MERCURY LP SRI-75116: McPHEE - Tabuh Tabuhan - HANSON, 1970s TAS
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Background on this item -
Colin McPhee (b Montreal, 15 March 1900; d Los Angeles, 7 Jan 1964).

McPhee was a distinctive and imaginative composer, ethnomusicologist, pianist, and writer, most noted for absorbing the sounds of Balinese music into his own compositions. He came to the U.S. to study at the Peabody Institute in Baltimore, where his composition teacher was Gustav Strube (1867-1953). He returned to Canada to study piano with Arthur Friedheim in Toronto. The Toronto Symphony gave his First Piano Concerto a world premiere in 1924. He left Toronto for Paris to study piano with Isidore Philipp, and composition with Paul Le Flem.

Even McPhee's early music has a marked tendency to use layers of ostinati. When he first heard cylinder recordings of Balinese music he was entranced. He married Jane Belo, an anthropologist (and graduate student of Margaret Mead). They traveled to Bali, where Jane built a home in the hill country. McPhee vigorously notated the melodies and rhythmic devices of every gamelan he heard. He is credited with saving a number of gamelans that were likely to go out of existence, and of resurrecting some older instruments and styles. The couple adopted a child, Samphi, who later became a member of a Balinese dance troupe that toured the United States.

He worked for the rest of his life on a serious study, Music in Bali, which was published posthumously in 1966. He also wrote transcriptions for Western instruments, and original compositions full of the sound, melodies, and rhythms of gamelan music. The most famous of these, Tabuh-Tabuhan, for orchestra, was premiered during a trip he made in the summer of 1936 to Mexico, conducted by Carlos Chávez.

McPhee and his wife sold their house, left Bali, and divorced in 1939. In the early 1940s McPhee lived in a large brownstone in Brooklyn, shared with other artists and literary figures such as Leonard Bernstein and Benjamin Britten among many others. McPhee, Britten, and Bernstein are said to have fought all the time over who got to play the grand piano. Britten and McPhee participated in the first recording of McPhee's Balinese Ceremonial Music for two pianos and flute in 1941. The strain of Balinese sounds that runs through Britten's music clearly originated with McPhee.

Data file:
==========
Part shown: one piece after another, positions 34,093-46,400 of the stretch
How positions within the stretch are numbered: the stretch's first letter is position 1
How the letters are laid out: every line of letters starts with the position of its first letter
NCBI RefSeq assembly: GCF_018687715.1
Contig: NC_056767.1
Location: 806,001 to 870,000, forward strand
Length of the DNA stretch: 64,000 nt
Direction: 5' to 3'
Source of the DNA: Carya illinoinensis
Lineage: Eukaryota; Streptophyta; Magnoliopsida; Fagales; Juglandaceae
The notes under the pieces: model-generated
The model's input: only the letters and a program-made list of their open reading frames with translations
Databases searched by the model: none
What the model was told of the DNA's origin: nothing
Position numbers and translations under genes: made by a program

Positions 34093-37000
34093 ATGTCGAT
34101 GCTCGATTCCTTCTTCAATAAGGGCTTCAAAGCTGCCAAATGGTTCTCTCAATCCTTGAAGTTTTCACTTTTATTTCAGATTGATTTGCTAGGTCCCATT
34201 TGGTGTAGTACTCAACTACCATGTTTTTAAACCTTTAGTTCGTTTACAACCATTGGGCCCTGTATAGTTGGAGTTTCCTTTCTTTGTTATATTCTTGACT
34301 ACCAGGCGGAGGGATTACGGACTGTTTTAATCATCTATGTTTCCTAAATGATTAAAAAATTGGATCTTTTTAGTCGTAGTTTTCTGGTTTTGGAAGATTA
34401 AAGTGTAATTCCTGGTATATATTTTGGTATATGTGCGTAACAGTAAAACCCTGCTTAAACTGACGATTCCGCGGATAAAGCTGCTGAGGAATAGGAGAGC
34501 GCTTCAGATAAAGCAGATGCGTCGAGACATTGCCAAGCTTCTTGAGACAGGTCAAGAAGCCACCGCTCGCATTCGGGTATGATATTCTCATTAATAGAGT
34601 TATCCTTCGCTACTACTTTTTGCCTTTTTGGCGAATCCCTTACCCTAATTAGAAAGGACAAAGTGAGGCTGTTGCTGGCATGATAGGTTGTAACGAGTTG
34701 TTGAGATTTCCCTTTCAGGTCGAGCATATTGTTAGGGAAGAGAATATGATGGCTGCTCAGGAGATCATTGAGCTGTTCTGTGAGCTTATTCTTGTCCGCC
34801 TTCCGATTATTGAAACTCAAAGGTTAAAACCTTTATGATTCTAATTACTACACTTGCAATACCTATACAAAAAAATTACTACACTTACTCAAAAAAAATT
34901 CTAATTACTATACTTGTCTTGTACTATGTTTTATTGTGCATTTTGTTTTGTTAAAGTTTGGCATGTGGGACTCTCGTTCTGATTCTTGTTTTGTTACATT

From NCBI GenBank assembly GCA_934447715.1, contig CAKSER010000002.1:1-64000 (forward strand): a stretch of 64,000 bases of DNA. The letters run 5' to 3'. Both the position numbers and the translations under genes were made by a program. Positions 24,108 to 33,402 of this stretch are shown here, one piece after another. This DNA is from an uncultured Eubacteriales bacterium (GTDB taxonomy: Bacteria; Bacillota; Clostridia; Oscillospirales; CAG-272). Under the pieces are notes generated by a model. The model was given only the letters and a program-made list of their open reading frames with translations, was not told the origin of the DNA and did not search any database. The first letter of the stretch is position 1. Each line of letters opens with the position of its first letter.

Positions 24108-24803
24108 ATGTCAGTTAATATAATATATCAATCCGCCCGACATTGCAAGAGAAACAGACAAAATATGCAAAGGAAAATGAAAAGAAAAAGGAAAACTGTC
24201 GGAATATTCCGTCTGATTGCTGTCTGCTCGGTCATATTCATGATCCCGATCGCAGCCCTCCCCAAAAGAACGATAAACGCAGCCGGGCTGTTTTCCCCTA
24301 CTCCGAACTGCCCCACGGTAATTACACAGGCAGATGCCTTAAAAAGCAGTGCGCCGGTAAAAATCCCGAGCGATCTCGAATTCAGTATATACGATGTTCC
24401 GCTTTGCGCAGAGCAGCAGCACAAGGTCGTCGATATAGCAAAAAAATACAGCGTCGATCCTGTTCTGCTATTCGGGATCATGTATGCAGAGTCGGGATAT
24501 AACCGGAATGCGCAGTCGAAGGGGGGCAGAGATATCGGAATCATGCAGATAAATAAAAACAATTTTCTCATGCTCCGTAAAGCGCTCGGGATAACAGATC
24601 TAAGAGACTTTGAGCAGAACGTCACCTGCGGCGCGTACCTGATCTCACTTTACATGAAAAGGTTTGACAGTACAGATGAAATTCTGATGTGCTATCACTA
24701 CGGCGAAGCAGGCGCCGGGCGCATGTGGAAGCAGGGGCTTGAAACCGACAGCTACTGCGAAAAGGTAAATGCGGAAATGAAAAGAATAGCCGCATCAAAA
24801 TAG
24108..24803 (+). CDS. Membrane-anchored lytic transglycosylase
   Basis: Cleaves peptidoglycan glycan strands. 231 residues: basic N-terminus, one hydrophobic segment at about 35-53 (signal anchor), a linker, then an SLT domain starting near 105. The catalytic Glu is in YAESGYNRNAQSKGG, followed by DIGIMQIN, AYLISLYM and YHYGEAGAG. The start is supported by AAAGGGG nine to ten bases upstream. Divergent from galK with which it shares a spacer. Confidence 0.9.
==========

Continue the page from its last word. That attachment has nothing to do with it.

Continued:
In the later 1940s, McPhee, lonely for his beloved Bali, slipped into an alcohol-deepened depression, and his output drastically declined. He pulled himself out of the depths and produced new compositions in the 1950s. In 1958 he was appointed professor of  ethnomusicology at UCLA, and he became an esteemed jazz critic.

Howard Hanson's recording of Tabuh-Tabuhan on the now legendary Mercury Living Presence disc of 1956 excited many music lovers and caught the ears of young American composers. Within a decade, some of them had taken the idea of layers of repeated ostinati that marks the music of McPhee and Bali, and from it created American minimalism. ~ Joseph Stevenson, Rovi

Composer Note:

Tabuh-Tabuhan was composed in Mexico in 1936, and performed before the ink was barely dry by Carlos Chavez and the National Orchestra of Mexico City. It was written after I had already spent four years in Bali engaged in musical research, and is largely inspired, especially in its orchestration, by the various methods I had learned of Balinese gamelan technic. The title of the work derives from the Baliness word tabuh, originally meaning the mallet used for striking a percussion instrument, but extended to mean strike or beat - the drum, a gong xylophone or metallophone. Tabuh-Tabuhan is thus a Balinese collective noun, meaning different drum rhythms, metric forms, gong punctuations, gamelans, and music essentially percussive.

Although Tabuh-Tabuhan makes much use of Balinese musical material. I consider it a purely personal work in which Balinese and composed motifs, melodies and rhythms have been fused to a symphonic work. Balinese music never rises to an emotional climax, but at the same time has a terrific rhythmic drive and symphonic surge, and this partly influenced me in planning the form of the work. Many of the syncopated rhythms of Balinese music have a close affinity with those of Latin American popular music and American jazz - a history in itself - these have formed the basic impulse of the work from start to finish.